Monday, November 10, 2008

On Indictment Day, activists do die-in at DOJ and later demonstrate at White House during Obama visit

Pledge of Resistance-Baltimore, 325 East 25th Street, Baltimore, MD 21218 Ph: 410-366-1637; Email: mobuszewski at



Contact: Max Obuszewski [410] 366-1637 or mobuszewski at



WHO: The Pledge of Resistance-Baltimore was formed for individuals willing to engage in nonviolent civil resistance to first prevent and later to protest the war in Iraq. It is affiliated with several national peace groups, including the National Campaign for Nonviolent Resistance [NCNR] and United For Peace & Justice. 

In September, members of NCNR sent a letter to Attorney General Michael Mukasey asking to meet with him to discuss the indictment of George W. Bush and Richard Cheney: “At the meeting we would hope to discuss several examples of what we perceive to be illegal behavior on the part of the Bush administration.  For example, the administration made false claims about the threat posed by Saddam Hussein in order to build a public case for war.  This manipulation of pre-war intelligence included a claim that Iraq had weapons of mass destruction which could threaten the United States.  Intelligence was also manufactured to claim a relationship between Iraq and al Qaeda.”  A copy of the letter is available upon request.


WHAT:  Unfortunately, Attorney General Mukasey never responded to the letter, despite follow-up phone calls by NCNR representatives.  So it was decided to go to the Department of Justice to seek a meeting with him.  Joy First, of Madison, Wisconsin, spoke with a representative from DOJ Public Affairs.  While he agreed to take the letter to Mukasey’s office, he promised nothing else.  In response, there was a die-in.  The participants were First, four activists from Baltimore, Maria Allwine, Ellen Barfield, Lou Collins and Max Obuszewski, three from Washington, D.C., Malachy Kilbride, Pete Perry and Eve Tetaz, Dr. Arya Bhardwaj from India, Tim Chadwick from Pennsylvania, Christine Gaunt from Iowa, Michelle Grise from Virginia, Steve Mihalis from Ohio, Don Muller from Alaska, Phil Runkel from Milwaukee, and Manijeh Saba from New Jersey.


WHEN:  Indictment Day, Monday, November 10, 2008 from 12:15 to 1:15 PM


WHERE: at the Constitution Avenue entrance of the Department of Justice, 950 Pennsylvania Avenue, NW, WDC 20530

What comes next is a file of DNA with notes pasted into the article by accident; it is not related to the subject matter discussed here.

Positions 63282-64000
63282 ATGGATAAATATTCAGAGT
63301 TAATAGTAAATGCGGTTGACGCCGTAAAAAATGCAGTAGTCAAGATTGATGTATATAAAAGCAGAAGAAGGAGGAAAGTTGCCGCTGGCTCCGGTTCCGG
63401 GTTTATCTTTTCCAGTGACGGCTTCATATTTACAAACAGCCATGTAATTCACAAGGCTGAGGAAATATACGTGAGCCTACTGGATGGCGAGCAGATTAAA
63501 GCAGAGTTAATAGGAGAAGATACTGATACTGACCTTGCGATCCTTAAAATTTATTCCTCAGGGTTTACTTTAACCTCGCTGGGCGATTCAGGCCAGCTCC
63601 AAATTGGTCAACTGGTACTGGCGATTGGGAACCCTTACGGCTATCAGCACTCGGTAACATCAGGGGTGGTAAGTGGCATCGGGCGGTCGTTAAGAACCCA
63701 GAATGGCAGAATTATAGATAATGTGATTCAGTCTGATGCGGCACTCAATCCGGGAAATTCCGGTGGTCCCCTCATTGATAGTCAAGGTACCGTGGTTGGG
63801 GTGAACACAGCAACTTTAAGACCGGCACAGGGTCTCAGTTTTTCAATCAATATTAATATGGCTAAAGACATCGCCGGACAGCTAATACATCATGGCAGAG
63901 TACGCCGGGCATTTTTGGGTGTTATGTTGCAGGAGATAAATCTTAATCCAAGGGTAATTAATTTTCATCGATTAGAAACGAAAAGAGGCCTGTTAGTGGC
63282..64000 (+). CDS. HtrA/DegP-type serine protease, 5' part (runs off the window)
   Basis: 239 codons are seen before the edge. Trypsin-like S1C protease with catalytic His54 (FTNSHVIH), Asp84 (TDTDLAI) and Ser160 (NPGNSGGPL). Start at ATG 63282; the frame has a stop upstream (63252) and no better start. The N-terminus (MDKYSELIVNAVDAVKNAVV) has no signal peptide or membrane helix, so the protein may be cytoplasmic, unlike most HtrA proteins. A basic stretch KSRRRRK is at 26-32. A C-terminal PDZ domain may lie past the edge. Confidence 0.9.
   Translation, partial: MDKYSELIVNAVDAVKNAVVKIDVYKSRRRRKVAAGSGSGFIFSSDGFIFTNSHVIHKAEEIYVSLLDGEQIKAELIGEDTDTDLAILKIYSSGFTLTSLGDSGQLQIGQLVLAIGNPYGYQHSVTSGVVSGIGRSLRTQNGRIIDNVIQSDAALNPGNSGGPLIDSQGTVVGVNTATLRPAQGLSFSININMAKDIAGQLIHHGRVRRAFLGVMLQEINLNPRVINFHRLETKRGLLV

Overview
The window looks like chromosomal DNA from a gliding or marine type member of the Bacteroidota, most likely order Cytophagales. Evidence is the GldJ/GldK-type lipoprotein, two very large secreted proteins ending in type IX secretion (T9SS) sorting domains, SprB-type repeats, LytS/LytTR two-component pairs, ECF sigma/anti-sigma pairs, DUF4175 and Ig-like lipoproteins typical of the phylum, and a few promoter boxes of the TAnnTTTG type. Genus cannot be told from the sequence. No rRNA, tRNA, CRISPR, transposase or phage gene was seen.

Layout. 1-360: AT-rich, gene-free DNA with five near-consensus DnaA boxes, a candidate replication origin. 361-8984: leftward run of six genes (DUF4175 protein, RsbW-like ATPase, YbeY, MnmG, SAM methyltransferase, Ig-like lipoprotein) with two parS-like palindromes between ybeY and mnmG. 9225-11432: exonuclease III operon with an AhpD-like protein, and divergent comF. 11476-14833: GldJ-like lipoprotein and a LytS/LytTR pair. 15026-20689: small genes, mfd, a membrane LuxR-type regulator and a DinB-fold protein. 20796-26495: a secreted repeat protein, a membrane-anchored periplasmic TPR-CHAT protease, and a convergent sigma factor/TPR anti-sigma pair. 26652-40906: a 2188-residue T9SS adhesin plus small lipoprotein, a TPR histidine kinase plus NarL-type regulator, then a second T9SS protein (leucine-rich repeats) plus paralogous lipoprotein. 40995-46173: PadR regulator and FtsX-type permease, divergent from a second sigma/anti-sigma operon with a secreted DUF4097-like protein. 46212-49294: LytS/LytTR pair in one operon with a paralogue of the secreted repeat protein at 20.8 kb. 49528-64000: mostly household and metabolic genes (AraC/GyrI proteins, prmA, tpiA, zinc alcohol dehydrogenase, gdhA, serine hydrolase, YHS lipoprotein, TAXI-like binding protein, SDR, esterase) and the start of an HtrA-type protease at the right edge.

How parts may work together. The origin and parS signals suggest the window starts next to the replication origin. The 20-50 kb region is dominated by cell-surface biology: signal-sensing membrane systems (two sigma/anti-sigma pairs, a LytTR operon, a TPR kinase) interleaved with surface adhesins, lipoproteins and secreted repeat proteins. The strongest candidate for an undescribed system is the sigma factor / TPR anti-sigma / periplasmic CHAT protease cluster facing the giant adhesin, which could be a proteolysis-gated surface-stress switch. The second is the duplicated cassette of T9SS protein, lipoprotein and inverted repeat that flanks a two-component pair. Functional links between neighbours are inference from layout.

WHY:  The National Campaign for Nonviolent Resistance has long challenged the Bush administration and members of Congress for supporting the wars in Iraq and Afghanistan, the shredding of the Bill of Rights, torture and the lack of due process for detainees.  NCNR members and their supporters are strong believers in the concept of equal justice for all.  There is no reason not to consider the indictment of Bush and Cheney, considering the toll caused by the illegal invasion and occupation of Iraq—the death of 4,200 U.S. soldiers and possibly one million Iraqis, the countless number of wounded soldiers and civilians and the utter devastation of a country.


The Metropolitan Police decided not to arrest those sprawled on the sidewalk.  Since Barack Obama, the president-elect, was to meet with George W. Bush at the White House, some thirty activists, including people from California, Oregon and the State of Washington, decided to take the message – Indict Bush and Cheney as war criminals – to Pennsylvania Avenue.  At 14th St. and Constitution Avenue, the group lined the streets with banners calling for indictment or impeachment as the Obama motorcade passed by.


This attempt to meet with the attorney general of the United States was undertaken by concerned citizens, as the legislators did not take action.  On Indictment Day citizen activists spoke truth to power at both the Department of Justice and later the White House. 

Throughout the march from the DOJ to Pennsylvania Avenue, well-wishers greeted the activists with cries of support.  As throngs of people gathered outside the White House, the activists brought to them the call for an indictment. 


Outside an entrance to the White House, several of the citizen-activists knelt down and called for the arrest of George Bush.  While there is hope that President Obama will close the Guantanamo Detention Facility, remove troops from Iraq and show respect to other countries, many of the indictment advocates intend to organize protests should his administration continue on the worn path from the last eight years.  There is already some discussion to send a letter to the next attorney general calling for the indictment of Bush and Cheney.


"The master class has always declared the wars; the subject class has always fought the battles. The master class has had all to gain and nothing to lose, while the subject class has had nothing to gain and everything to lose--especially their lives." Eugene Victor Debs




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